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A library media specialist who writes mostly about books by and about people of color. I also frequently post original haiku and photography.
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1. WANTED: Haiku or Senryu. Must take me there. Mindful reward.

Mid-August. When the crickets sing all day in the long grass and the sky invents blue every morning. A lovely time to savor the moments with small bites of haiku, no? That's what I was thinking when we made the proposed schedule for a year of playing with poetic forms, my Poetry Sisters and I. Then someone threw a wrench in it last month, and suggested we try writing haiku in the form of

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2. poems written in the style of e. e. cummings

For the past month my Poetry Sisters and I have been working on writing poems modeled after poems written by e. e. cummings. He is one of my favorite poets, so when we were throwing around names trying to chose a focus for our work I was delighted when everyone jumped on his. Something about his mix of irreverent, unconventional diction and grammar built on top of an exceptionally sharp wit and

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3. Writing Odes this past month

My Poetry Sisters and I have been scribbling down Odes all through the past month. Every month this year we are working on writing different forms of poetry in a group challenge. It's been both fun and frustrating at times! But Odes are pure fun. We agreed to take a light-hearted look at things this month, and some of these are downright funny! Check out my compatriot's Odes at these links:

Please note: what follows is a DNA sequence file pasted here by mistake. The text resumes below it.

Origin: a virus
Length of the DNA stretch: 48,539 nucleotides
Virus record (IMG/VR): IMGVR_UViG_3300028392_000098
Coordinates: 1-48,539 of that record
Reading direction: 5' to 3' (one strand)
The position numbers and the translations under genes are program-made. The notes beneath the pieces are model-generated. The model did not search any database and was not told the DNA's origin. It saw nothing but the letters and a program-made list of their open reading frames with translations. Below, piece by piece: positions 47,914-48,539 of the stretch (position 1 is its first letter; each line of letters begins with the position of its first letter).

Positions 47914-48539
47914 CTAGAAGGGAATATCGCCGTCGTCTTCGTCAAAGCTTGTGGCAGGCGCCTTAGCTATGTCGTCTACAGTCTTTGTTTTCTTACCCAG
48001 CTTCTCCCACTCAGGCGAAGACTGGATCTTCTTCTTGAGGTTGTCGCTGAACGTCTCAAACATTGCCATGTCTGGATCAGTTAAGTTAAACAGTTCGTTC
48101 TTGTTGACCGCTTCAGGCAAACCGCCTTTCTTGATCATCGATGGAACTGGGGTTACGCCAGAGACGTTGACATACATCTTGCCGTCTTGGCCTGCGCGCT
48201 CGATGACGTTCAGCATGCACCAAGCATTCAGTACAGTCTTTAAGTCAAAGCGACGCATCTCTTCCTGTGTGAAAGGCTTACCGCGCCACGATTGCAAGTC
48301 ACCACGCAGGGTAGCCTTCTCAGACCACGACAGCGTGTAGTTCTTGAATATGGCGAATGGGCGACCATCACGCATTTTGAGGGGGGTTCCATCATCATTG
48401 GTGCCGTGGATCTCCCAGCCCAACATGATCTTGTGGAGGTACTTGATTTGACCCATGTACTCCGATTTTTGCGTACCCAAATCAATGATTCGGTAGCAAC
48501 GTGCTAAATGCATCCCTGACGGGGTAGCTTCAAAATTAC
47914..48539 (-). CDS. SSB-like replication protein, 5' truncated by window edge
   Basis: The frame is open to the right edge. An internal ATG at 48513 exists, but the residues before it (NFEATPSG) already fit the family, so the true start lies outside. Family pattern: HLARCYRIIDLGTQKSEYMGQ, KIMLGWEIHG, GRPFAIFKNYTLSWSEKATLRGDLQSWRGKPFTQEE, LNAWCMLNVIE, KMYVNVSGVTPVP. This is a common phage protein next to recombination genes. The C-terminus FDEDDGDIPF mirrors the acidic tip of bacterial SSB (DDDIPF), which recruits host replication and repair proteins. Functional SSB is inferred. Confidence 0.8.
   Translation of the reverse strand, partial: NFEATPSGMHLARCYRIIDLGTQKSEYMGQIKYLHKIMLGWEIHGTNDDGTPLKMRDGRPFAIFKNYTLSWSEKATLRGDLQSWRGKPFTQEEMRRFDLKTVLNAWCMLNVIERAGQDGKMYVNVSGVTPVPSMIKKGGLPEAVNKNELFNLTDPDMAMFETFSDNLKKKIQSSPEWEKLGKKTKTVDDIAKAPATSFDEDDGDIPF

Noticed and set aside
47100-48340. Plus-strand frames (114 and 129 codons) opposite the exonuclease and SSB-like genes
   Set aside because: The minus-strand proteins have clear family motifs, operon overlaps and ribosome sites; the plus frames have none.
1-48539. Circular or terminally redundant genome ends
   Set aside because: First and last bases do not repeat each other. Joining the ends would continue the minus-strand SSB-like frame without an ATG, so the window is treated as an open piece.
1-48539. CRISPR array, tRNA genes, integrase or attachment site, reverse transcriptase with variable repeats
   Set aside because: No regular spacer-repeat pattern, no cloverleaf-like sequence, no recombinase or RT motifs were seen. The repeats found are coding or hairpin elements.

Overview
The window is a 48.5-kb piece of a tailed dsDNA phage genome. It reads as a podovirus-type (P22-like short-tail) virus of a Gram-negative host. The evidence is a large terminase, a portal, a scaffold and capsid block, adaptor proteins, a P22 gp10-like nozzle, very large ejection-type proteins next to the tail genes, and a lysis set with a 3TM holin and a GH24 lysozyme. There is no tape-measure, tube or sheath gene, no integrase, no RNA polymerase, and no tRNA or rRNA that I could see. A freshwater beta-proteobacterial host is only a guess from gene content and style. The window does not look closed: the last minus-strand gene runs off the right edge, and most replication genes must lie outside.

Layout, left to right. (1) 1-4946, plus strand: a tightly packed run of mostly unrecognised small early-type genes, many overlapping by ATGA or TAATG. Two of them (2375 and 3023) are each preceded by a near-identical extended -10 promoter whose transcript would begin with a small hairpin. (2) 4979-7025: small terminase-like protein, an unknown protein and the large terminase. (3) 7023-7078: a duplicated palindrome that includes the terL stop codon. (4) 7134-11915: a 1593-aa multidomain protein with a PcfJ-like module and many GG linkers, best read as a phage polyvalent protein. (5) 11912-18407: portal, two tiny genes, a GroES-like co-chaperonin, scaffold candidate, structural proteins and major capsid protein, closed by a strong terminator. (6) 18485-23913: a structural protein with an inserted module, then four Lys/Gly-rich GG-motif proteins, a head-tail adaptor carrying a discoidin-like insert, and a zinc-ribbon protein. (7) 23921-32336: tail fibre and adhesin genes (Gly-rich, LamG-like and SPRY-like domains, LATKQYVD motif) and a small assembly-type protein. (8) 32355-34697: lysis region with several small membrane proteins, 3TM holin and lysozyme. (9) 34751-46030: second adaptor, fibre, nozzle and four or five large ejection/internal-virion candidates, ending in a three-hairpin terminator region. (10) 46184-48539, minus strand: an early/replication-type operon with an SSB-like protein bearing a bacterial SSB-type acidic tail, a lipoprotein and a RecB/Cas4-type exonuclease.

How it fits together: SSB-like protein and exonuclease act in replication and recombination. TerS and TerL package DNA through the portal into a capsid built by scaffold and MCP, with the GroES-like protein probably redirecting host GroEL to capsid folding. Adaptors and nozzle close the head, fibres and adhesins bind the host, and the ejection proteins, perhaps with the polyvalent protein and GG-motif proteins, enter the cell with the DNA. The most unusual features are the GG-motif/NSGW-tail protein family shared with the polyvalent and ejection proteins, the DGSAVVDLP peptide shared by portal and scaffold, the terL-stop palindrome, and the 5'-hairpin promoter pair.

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4. The Flight of Sons; a pantoum

This month my Poetry Sisters and I are working on writing Pantoums. Pantoums are an old form of poetry with four line stanzas, where the second and fourth line of each stanza is repeated as the first and third lines of the next stanza. They can be any length, and don't have a set rhyme scheme. The last stanza reapeats the third and first lines of the first as the second and fourth lines. The

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5. Raccontino with the Poetry Sisters

My online poetry group is working our way through the year by exploring a new poetic form each month. In April we are posting a form called "Raccontino". My friend Trisha explains: Here are the requirements of the form. composed of couplets (any number) even number lines share the same end rhyme the title and last words of the odd numbered lines tell a story  I love a poem that tells a story

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6. The Poetry Seven Attempt Sestinas

This month my poetry sisters and I are working on writing Sestinas. It's a very difficult form to get the knack for, partly because the end words are extremely restricted. Each of the six-line stanzas use the same words in a spiral repetition. The best sestinas, IMO, tell a story. My favorite one is this by Elizabeth Bishop. Kelly has a wonderful explanation with tips on how to write one here.